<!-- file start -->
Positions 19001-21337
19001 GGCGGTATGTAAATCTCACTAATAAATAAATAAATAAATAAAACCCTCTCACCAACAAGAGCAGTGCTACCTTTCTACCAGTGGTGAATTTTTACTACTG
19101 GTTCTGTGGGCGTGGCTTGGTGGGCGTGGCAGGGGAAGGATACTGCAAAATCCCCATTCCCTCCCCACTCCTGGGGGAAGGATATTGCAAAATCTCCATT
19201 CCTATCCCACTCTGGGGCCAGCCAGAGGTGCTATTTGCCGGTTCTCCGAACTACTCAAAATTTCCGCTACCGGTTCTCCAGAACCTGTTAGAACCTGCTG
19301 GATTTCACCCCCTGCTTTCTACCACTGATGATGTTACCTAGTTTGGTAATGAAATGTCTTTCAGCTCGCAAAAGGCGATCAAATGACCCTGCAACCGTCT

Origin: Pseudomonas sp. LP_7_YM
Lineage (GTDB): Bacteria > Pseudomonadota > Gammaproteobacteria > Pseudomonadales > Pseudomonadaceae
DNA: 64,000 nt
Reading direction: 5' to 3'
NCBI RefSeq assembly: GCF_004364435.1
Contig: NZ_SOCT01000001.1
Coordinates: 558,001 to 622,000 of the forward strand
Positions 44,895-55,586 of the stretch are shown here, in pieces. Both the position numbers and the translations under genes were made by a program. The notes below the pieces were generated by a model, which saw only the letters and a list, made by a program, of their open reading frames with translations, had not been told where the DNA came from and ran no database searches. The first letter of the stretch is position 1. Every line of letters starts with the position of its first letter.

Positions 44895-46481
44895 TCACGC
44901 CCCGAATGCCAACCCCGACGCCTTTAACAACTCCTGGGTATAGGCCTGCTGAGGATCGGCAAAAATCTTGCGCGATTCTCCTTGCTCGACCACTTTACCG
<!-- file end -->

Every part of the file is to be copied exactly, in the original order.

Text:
Positions 19001-21337
19001 GGCGGTATGTAAATCTCACTAATAAATAAATAAATAAATAAAACCCTCTCACCAACAAGAGCAGTGCTACCTTTCTACCAGTGGTGAATTTTTACTACTG
19101 GTTCTGTGGGCGTGGCTTGGTGGGCGTGGCAGGGGAAGGATACTGCAAAATCCCCATTCCCTCCCCACTCCTGGGGGAAGGATATTGCAAAATCTCCATT
19201 CCTATCCCACTCTGGGGCCAGCCAGAGGTGCTATTTGCCGGTTCTCCGAACTACTCAAAATTTCCGCTACCGGTTCTCCAGAACCTGTTAGAACCTGCTG
19301 GATTTCACCCCCTGCTTTCTACCACTGATGATGTTACCTAGTTTGGTAATGAAATGTCTTTCAGCTCGCAAAAGGCGATCAAATGACCCTGCAACCGTCT

Origin: Pseudomonas sp. LP_7_YM
Lineage (GTDB): Bacteria > Pseudomonadota > Gammaproteobacteria > Pseudomonadales > Pseudomonadaceae
DNA: 64,000 nt
Reading direction: 5' to 3'
NCBI RefSeq assembly: GCF_004364435.1
Contig: NZ_SOCT01000001.1
Coordinates: 558,001 to 622,000 of the forward strand
Positions 44,895-55,586 of the stretch are shown here, in pieces. Both the position numbers and the translations under genes were made by a program. The notes below the pieces were generated by a model, which saw only the letters and a list, made by a program, of their open reading frames with translations, had not been told where the DNA came from and ran no database searches. The first letter of the stretch is position 1. Every line of letters starts with the position of its first letter.

Positions 44895-46481
44895 TCACGC
44901 CCCGAATGCCAACCCCGACGCCTTTAACAACTCCTGGGTATAGGCCTGCTGAGGATCGGCAAAAATCTTGCGCGATTCTCCTTGCTCGACCACTTTACCG